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Community assistants now eligible for COVID-19 vaccine

Approximately 11,500 ASU community members are eligible to receive the COVID-19 vaccine


An illustration imposed on a photo of State Farm Stadium in Glendale on July 28, 2020. The previous COVID-19 testing site is now administering COVID-19 vaccines around the clock to eligible Arizona residents.

Community assistants, along with approximately 11,500 other community members, are now eligible to receive the COVID-19 vaccine as part of both Phase 1A and 1B of COVID-19 vaccine distribution in Arizona.

The individuals eligible include "faculty, emergency workers, health workers, lab workers, police officers, those over 75, coaches and many staff and student workers in high student contact jobs," according to a University spokesperson.

In an email Wednesday, the spokesperson wrote these individuals have been informed of their eligibility by ASU's human resources unit and the University requests those vaccinated to "email a copy of their COVID-19 vaccination record card to Employee Health and Wellness."

The University does not yet have the total number of vaccinations that have been administered to the ASU community.

ASU President Michael Crow announced on Jan. 8 that faculty teaching in-person were eligible for the vaccine beginning Jan. 11. 

READ MORE: In-person ASU faculty eligible for COVID-19 vaccine, Crow announces

Katie Hicks, a junior studying nursing, received the vaccine on Dec. 26 when the nursing clinical program at the University gave students the opportunity to volunteer to administer the vaccine during Phase 1A of the distribution plan.

That day, Hicks said she and 10 other students helped nurses and physicians administer the vaccine to people as they drove through a large parking lot at Chandler-Gilbert Community College.

“I actually got [the vaccine] on my lunch break when I was up there,” Hicks said. “There was kind of a lull in cars coming through the drive-through and they radioed over and said, ‘If any of the vaccinators want to get the vaccine, now is the time.’”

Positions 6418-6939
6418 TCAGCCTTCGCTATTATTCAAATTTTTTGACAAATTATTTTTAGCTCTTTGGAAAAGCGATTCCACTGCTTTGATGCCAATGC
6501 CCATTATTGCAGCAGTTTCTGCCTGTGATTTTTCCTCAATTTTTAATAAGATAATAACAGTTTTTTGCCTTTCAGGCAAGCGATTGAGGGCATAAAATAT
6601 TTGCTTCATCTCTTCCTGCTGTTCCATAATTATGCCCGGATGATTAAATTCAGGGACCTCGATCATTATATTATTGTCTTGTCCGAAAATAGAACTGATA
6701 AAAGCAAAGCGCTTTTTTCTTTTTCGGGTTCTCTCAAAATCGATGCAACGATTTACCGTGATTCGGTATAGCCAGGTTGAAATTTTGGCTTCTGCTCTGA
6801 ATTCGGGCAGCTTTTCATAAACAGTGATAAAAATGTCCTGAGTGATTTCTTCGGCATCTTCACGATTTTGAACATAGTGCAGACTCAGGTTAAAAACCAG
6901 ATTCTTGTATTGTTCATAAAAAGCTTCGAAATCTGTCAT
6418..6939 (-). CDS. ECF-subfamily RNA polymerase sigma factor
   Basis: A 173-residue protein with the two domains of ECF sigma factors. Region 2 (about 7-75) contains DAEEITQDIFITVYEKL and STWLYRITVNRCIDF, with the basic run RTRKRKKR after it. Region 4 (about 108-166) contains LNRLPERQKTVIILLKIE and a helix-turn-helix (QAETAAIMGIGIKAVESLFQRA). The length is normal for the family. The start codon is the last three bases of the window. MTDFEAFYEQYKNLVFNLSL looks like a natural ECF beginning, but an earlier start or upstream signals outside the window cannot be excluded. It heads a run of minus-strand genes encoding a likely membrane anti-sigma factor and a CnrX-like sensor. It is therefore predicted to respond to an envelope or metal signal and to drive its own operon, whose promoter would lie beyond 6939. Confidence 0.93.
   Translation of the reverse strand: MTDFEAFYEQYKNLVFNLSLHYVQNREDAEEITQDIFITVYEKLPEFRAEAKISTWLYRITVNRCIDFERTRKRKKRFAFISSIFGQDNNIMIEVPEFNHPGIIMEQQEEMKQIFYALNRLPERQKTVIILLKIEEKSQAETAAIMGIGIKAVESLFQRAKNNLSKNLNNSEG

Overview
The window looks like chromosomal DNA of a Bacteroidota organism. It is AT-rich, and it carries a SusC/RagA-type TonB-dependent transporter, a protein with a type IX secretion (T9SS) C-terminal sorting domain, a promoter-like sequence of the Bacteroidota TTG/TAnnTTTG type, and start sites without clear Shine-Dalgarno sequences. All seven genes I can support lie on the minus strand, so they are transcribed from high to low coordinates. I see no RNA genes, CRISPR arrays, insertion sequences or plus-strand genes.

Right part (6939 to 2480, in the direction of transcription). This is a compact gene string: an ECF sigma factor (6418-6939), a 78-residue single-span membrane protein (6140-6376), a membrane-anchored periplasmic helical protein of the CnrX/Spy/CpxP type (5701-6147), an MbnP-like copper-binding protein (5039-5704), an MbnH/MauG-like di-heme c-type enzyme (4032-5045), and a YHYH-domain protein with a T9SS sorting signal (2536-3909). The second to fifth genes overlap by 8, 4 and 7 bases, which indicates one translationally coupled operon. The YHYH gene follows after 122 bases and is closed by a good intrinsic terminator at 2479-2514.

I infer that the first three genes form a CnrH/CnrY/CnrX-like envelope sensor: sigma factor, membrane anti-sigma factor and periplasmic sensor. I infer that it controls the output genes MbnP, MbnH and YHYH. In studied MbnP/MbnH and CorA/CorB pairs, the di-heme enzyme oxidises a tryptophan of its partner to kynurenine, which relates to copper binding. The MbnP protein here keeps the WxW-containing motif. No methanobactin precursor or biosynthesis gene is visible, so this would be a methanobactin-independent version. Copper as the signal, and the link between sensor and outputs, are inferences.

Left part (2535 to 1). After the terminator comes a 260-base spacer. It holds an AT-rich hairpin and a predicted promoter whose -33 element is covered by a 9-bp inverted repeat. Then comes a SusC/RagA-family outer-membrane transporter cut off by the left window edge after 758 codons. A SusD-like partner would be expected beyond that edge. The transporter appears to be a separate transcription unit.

While more individuals become eligible to receive the vaccine, some, often guided by misleading information, question its validity and some refuse to receive it.

“At the hospital I work at, some of my co-workers were saying, ‘I’m not gonna get the vaccine because you don’t know what’s in it,’ but I talked to other nurses and there’s a great deal of research done on the vaccine,” Hicks said. If scientists have approved it and trust it, then the vaccine is safe to take, she said.

Maricopa County's phased COVID-19 vaccination plan.

Ariana Afshari, a junior studying neurobiology and health and wellness director for USG who received the vaccine on Jan. 4 because she works in a pharmacy, has concerns the vaccine has become too politicized. 

“The political climate is just so focused on the drama aspect of it, that finally we have real, tangible solutions and that’s not getting covered," she said. "It’s disappointing because I thought this would at least take off and I feel like it hasn’t."

According to data from the Centers for Disease Control and Prevention, Arizona has received 569,525 doses of the vaccine and 154,745 people have received their initial dose so far.

The Arizona Department of Health Services reported 5,629 new COVID-19 cases Wednesday. Data from the CDC shows Arizona is again the state with the most COVID-19 cases per 100,000 people.

As her concerns grew, Afshari decided to speak publicly about her experience receiving the vaccine on her Instagram story. There, she answered questions from her peers and provided links and instructions for determining one’s vaccine eligibility. 

A video where Afshari filmed the process, monitored her temperature, oxygen levels, and heart rate, and showed the injection site, will be posted to the Undergraduate Student Government Instagram in the upcoming weeks, she said. 

“I just wish that everyone was doing it because I feel like we’re gonna go through all four groups and then realize that we only vaccinated 25% of each of those groups,” Afshari said. “I felt like, for a long time, the general political culture was like, ‘where’s the vaccine, get it out faster,’ and the second it came out, the people I trusted to have faith in science didn’t.”

Editor Wyatt Myskow contributed to the reporting of this article.

Reach the reporter at and follow @kaceywilson_ on Twitter. 

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